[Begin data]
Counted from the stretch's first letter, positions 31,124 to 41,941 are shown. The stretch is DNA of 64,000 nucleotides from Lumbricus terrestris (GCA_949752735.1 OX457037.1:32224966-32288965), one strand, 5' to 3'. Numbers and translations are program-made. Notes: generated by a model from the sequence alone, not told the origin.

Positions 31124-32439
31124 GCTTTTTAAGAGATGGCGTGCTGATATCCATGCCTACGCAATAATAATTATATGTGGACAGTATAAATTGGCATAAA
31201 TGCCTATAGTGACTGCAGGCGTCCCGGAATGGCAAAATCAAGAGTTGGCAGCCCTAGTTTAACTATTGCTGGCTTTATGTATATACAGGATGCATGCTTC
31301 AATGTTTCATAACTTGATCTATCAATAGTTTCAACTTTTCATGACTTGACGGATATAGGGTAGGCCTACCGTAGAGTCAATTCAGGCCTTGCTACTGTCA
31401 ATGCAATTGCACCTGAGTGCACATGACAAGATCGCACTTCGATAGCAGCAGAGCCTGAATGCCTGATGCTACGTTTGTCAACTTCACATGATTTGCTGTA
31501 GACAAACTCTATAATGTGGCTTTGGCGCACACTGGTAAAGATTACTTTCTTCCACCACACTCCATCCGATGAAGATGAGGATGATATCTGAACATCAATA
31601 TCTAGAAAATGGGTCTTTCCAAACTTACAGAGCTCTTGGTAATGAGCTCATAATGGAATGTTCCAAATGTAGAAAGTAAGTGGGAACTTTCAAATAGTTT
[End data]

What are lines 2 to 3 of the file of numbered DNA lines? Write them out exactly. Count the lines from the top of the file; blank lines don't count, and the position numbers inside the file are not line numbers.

Positions 31124-32439
31124 GCTTTTTAAGAGATGGCGTGCTGATATCCATGCCTACGCAATAATAATTATATGTGGACAGTATAAATTGGCATAAA